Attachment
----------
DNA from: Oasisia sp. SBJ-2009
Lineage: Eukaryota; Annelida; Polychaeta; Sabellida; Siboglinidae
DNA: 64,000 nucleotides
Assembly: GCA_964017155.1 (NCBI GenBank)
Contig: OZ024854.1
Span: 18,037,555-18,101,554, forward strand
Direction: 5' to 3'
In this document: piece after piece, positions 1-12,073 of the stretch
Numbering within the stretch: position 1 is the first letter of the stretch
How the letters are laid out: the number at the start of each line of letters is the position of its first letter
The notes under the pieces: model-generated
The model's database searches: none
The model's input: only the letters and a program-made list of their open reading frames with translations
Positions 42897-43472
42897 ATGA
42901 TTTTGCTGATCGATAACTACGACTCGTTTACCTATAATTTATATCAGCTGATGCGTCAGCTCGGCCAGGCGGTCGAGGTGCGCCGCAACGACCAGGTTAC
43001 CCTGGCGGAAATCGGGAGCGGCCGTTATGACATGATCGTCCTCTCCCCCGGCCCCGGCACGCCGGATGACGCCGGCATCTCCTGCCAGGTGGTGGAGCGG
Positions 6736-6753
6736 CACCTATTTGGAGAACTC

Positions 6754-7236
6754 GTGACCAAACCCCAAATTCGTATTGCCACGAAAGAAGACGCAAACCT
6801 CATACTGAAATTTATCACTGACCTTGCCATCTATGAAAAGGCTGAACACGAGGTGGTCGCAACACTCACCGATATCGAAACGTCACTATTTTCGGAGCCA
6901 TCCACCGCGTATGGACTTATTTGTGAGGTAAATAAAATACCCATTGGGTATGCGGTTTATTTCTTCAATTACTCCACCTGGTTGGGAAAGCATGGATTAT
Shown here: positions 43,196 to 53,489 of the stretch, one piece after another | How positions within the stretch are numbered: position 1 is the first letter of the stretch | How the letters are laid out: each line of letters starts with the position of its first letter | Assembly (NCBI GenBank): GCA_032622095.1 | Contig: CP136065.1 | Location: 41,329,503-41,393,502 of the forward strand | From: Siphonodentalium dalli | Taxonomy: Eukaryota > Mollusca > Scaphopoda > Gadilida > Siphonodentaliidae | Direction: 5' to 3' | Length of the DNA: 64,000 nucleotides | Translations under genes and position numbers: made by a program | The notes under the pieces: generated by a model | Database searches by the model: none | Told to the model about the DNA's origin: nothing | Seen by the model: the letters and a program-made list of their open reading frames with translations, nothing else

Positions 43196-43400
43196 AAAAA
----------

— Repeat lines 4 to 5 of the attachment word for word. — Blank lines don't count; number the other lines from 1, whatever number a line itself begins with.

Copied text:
Assembly: GCA_964017155.1 (NCBI GenBank)
Contig: OZ024854.1